Book Review: The Tapestry

03 Aug

289634Genre: Christian fiction; historical fiction; romance; drama

Plot Summary: A starving orphan named Ethan is adopted by the loving O’Dell family from Illinois in the mid 1800’s.  Their lives are filled with love, growth, and laughter.  But then they are all changed forever by the advent of the Civil War, and Ethan chooses his own path.  From the battlefields of Shiloh, TN to the upper echelons of society in Washington DC, Ethan’s story is one of God’s love and mercy.

My Book Review: I believe I had “The Alcott Legacy” Trilogy by MaryAnn Minatra on my To-Read List for years and was excited to finally get my hands on the first one in the series.  When it came via InterLibrary Loan, I was a little disappointed by the cover.  It sort of looked like a fluffy romance to me, and I briefly considered taking it back to the library.  But then I started reading the dust jacket, which said that in publishing the book, Harvest House had done a rare thing in accepting an unsolicited manuscript.  Looking the book up on amazon and goodreads, I saw that it received quite a high rating among other readers, so needless to say I was intrigued.

I was immediately carried along with a boatload of characters on a wave of time through the years.  I got a sense that this story was somehow going to be a subtly grand one, even if I couldn’t figure out where the story was going at first.  It sort of felt like watching an ant farm—all the players going about their lives.  The book was aptly titled.  There are all these different colored strands that took a while to figure out how they would weave together.  To the best of my knowledge “The Tapestry” was Minatra’s first published work, but I felt I was in the hands of a good storyteller.

Several romances play out over the course of the saga.  We start off with the relationship between Will and Rebecca.  Right away alarm bells were going off because of their rushed romance and Will came off too strong in the beginning for me to believe he would end up being such a good husband and father.  But I needn’t have worried about it being fluffy.  The author knew how to craft a well-written love story, prolonging suspense and letting the delayed longings of the characters marinate before bringing them together.  I especially enjoyed the romance of Wyeth and Henri.  Romances usually tend to stop after the proposal or wedding, or if a couple’s married life is included in rest of the book or series it usually tends to drop it’s excitement and is portrayed rather dully.  But this author does a lovely job of writing about married life as a picture of joy and fun, amid everyday trials and sorrows.  Although hinted at here and there, the book never gets very edgy, something I appreciated.

Battle of Shiloh by J.H. Bufford

The Battle of Shiloh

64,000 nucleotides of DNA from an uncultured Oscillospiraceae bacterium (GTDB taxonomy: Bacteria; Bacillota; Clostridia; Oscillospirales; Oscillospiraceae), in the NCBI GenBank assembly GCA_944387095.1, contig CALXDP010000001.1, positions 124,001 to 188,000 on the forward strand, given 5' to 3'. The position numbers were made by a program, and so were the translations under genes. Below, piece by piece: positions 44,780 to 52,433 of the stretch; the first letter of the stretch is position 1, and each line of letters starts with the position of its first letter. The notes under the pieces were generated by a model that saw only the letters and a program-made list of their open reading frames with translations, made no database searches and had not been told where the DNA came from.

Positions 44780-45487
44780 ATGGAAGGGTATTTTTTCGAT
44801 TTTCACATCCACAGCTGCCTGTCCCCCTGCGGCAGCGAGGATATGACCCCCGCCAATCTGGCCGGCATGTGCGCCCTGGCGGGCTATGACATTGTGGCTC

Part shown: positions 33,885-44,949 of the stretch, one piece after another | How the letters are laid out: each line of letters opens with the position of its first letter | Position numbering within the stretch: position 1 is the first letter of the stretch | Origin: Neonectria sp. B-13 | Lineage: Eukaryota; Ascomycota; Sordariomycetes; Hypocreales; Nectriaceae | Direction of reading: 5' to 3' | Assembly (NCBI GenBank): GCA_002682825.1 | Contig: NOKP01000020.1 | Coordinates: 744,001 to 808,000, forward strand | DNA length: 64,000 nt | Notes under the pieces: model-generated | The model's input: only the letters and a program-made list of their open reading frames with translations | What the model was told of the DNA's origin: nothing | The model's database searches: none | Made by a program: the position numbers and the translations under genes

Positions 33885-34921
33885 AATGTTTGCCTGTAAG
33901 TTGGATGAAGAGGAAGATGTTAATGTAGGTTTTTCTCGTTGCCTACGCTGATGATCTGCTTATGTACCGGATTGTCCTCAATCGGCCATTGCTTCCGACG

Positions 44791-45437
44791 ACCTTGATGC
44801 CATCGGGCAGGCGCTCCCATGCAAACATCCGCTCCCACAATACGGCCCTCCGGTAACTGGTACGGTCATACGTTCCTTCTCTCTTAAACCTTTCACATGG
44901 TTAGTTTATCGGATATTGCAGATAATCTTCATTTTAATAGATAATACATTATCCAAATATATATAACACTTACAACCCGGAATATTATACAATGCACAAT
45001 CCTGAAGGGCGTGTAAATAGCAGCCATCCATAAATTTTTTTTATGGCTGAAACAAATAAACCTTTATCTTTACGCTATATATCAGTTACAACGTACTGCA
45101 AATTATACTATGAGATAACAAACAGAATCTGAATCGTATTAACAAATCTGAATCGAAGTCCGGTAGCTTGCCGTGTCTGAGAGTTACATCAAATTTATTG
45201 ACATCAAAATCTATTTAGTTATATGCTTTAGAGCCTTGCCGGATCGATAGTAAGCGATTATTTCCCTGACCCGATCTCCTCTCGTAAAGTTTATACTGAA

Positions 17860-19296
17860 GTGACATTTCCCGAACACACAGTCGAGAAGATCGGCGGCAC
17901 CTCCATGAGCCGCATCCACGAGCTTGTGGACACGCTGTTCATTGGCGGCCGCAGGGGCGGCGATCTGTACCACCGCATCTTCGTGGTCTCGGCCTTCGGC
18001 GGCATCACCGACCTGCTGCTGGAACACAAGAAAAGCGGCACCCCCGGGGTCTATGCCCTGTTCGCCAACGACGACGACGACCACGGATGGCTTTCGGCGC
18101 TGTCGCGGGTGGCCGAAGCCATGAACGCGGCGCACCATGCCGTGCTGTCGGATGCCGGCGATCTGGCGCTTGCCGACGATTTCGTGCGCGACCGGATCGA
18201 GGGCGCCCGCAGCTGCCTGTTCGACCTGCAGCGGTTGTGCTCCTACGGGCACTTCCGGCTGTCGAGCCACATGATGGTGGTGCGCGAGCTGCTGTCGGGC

About three-quarters of the way through the book, I began to get a little antsy.  The war seemed to drag on a bit too long and nothing really seemed to be happening.  SPOILER ALERT: At times I wanted to throttle the main character, Ethan, for being aimless and cowardly when it came to any sort of relationship with Sara.  But that was part of the lesson he learns during the course of the story, I suppose.  I was glad to see Sara didn’t lower herself by pushing for a relationship with Ethan when she saw it wasn’t going to happen.  It sort of seems to be a bad habit of mine to fall for the other character the heroine is not supposed to marry, and yet again I found myself wishing Sara could just marry Frank the Doctor (I liked him much better than Ethan.)  This is probably a very bad sign of my judgment!  END OF SPOILER

I believe there were just way too many characters for the story’s good.  New people flitted in and out of the book without seemingly much of a purpose.  I often got the sense that the author was unnaturally trying to fit into the story lots of famous people that our main characters were destined to meet, yet I didn’t always know who they were in history.  It seemed a little too improbable that our hero would coincidentally meet with so many famous people.

By the end of the book, there were a few unresolved things that left me feeling unsatisfied.  What happened to the Cash family down south?  What happened to Henri Mullins’ health after the war?  I am not sure if this is because the author will pick these dangling threads up later on in the following two books, but I certainly hope so!  I do look forward to reading the next installments of this historical fiction-trilogy!  I would recommend this for Civil War buffs and Christian fiction lovers.

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Posted by on August 3, 2014 in Book Reviews


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